Three Original Ballets Break New Ground in Program 2

How do you follow the frothy fun of “Follies of 1915?” If you’re Marigny Opera Ballet, you do something that challenges and stretches the ability of your dancers and choreographers.

No performing arts group in the region takes the risks involved in presenting original material that Director Dave Hurlbert and his team do. And that’s the essence of Program 2, opening its four performance run Thursday, January 17. Ambitious, edgy and diverse, the program of three original ballets spotlights work by three choreographers, two of whom are dancers setting works to the ballet for the first time.

Audiences –no children under 18, please — can also anticipate a commissioned score by Byron Asher, a rare performance of an Arnold Schonberg avant-garde composition, and one ballet that’s accompanied by a concert pianist. “No doubt about it,” says director Dave Hurlbert, “Program 2 is difficult to categorize. I’d say overall, though, that it’s an evening for adults. Not the confection that ‘Follies of 1915’ was, but it’s a supremely beautiful—and challenging program.”

To open the evening, dancer Derwin May Jr. is choreographing the three-part “Gottschalk Suite” by New Orleans-born Créole composer Louis Moreau Gottschalk (1829-1869). Featuring accompaniment by concert pianist Katalin Lukacs “Pasquinade” and “Bamboula,”are rooted in old Creole melodies. And, then there’s “Grande Tarantelle,” Gottschalk’s take on a Southern Italian folk dance that actually gained new popularity mid-century as “Tarantella,” a ballet created by iconic New York City Ballet co-founder and ballet master George Balanchine.

To Marigny Opera Ballet newcomer Rebecca Allen, Hurlbert assigned “the very difficult challenge of capturing the essence of one of the monuments of 20th century avant-garde music – Arnold Schoenberg’s “Pierrot Lunaire, Opus 21.” Allen, a New Orleans native whose career in dance took her to Nashville in 2001, is now back home, pursuing a graduate degree at Tulane and exploring the intersection of visual arts and dance.

Rarely performed, “Pierrot” is composed for a chamber group and singer in the sprechstimme mode, partly sung and partly spoken. In three sections of seven verses translated from French to German, the ballet depicts the famous commedia d’ell arte clown’s encounters with love, sex, religion, crime, violence and, ultimately, death.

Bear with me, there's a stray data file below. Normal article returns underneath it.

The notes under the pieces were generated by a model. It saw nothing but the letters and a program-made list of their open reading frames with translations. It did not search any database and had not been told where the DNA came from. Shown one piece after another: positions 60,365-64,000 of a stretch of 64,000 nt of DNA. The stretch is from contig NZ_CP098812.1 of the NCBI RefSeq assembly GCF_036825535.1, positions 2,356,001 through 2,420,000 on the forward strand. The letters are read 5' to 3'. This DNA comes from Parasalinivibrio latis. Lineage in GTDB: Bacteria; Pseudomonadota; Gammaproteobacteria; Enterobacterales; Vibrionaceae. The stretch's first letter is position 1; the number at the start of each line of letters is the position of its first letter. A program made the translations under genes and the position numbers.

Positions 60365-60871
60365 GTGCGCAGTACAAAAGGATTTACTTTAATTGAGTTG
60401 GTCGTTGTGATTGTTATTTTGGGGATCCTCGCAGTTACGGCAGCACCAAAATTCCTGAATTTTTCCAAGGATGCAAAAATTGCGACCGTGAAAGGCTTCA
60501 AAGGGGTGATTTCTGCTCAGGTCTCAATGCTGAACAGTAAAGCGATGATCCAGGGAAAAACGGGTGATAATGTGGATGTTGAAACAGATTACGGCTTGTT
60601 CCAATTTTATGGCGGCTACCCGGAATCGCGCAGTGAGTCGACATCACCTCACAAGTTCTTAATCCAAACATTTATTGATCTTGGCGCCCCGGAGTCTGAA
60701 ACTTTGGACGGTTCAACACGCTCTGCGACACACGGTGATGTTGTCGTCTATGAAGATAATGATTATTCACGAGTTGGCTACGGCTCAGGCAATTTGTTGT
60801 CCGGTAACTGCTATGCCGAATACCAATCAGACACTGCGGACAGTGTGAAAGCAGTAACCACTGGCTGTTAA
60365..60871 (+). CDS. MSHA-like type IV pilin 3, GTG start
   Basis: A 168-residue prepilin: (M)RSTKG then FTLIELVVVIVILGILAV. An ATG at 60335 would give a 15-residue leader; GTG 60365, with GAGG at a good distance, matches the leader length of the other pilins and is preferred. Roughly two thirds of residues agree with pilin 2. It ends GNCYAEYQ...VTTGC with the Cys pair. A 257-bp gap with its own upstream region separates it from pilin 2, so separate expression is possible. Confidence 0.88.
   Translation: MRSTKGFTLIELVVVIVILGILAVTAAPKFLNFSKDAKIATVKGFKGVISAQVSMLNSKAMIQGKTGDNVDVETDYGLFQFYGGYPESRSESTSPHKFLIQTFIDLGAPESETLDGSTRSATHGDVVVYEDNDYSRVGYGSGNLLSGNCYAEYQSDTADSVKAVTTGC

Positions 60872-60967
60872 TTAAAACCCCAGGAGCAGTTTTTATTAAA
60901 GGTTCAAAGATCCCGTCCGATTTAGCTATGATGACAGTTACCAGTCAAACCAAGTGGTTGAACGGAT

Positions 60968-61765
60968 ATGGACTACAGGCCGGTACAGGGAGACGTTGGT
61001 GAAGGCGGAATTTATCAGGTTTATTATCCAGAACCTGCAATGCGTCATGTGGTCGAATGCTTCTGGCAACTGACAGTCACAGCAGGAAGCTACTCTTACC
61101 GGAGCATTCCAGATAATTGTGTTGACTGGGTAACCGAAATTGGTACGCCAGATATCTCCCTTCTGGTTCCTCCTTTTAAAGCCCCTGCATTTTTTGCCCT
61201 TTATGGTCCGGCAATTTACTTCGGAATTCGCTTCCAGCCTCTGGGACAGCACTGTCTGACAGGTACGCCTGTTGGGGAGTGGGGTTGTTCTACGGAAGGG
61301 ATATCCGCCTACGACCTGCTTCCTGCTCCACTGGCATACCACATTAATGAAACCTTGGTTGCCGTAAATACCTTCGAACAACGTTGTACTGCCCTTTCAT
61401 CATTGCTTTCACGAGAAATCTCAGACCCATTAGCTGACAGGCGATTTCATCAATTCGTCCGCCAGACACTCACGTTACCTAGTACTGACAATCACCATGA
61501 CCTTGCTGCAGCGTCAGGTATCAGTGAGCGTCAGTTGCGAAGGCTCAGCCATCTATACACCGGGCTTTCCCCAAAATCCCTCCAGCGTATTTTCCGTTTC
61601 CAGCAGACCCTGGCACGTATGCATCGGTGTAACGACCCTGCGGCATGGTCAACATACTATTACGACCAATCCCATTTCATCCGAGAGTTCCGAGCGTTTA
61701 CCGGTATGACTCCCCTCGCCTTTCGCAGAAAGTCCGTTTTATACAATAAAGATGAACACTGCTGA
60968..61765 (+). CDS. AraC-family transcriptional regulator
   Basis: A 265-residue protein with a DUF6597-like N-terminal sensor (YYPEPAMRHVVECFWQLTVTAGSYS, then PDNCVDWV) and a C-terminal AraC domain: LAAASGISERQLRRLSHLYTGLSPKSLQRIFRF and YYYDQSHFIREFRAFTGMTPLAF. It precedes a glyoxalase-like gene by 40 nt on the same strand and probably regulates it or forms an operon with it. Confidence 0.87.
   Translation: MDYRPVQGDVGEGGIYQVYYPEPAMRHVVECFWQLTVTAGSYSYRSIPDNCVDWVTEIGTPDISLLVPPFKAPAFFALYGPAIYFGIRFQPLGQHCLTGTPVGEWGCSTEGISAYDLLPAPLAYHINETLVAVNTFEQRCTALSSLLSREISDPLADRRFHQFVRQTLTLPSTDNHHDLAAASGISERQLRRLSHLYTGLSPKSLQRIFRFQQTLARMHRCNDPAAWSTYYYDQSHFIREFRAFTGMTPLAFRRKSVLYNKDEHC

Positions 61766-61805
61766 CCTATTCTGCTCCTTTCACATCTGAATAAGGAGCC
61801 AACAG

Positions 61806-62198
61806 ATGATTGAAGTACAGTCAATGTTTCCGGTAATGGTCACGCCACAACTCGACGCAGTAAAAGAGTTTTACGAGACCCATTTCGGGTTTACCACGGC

Third-season dancer Joshua Bell leads the cast in the bravura role famously played by Rudolph Nureyev. Acclaimed Soprano Phyllis Treigle is on board to interpret the signature sung/spoken dialogue, with the New Resonance Chamber Ensemble conducted by Francis Scully.

Is “Pierrot Lunaire” too much of a stretch for New Orleans audiences? Hurlbert thinks not and so agrees with the critic who said “rule one is not to worry about the sung/spoken words” that there are no lyrics in the program or projections on walls. In other words, let the music and movement transport you.

For the center piece of “Program 2,” Hurlbert commissioned a bold, new work by frequent collaborator Byron Asher that’s based on the then scandalous 1947 novel “Querelle of Brest” by Jean Genet. Asher, who is known to audiences for his work with Nutria and last season’s Jazz Ballets, developed the score during a residency at The Barn Arts Collective in Tremont, ME this summer.

“Querelle” choreographer Diogo de Lima is also well known to Marigny Opera Ballet audiences. “He’s choreographed a good number of award-winning ballets for us over the years: ‘Salterelle,’ ‘Wary Heat,’ ‘Aguas de Dezembro,’ among others,” Hurlbert says. For the murderous sailor Charles Querelle, Hurlbert and de Lima tapped Edward Spots, known for soaring leaps and jumps in eight previous productions.

Always edgy and controversial, Jean Genet’s novels and plays generally focus on outcasts — drug dealers, pimps, thieves, murderers, sexual deviants and others who are somehow alienated from conventional society. Sailors, men alone at sea with other men for long periods, are often seen as metaphors for homosexuality. Interestingly, Genet’s work includes an unfinished ballet “Adame Miroir,” which also has a sailor as the protagonist.

Although there is no nudity in Querelle, Hurlbert advises that the content is not suited to children under 18.

Members of the Marigny Opera Ballet Company include Kellis McSparrin-Oldenburg, Gretchen Erickson, Lauren Guynes, Edward Spots, Derwin May Jr., Donovan Davis, Lauren Ashlee Messina, Aaron Wiggins, Meredith Pennison and Arden McKee (Apprentice). Jarina Carvalho Taylor is the company’s Ballet Master; McSparrin-Oldenburg serves as Rehearsal Director in addition to dancing and choreography assignments. Set design is by Steve Schepker, with lighting by Lydia Kolda. Costumes are by Laura Sirkin-Brown. Photography is by Bobby Bonsey.

Program 2 performances are scheduled at the Marigny Opera House, 725 St. Ferdinand St., Thursday, Jan. 17 and Sunday, Jan. 20 at 7 pm; Friday and Saturday Jan. 18-19 at 8pm. Tickets $45/$32 (students and seniors) are available at at the door. Additional information: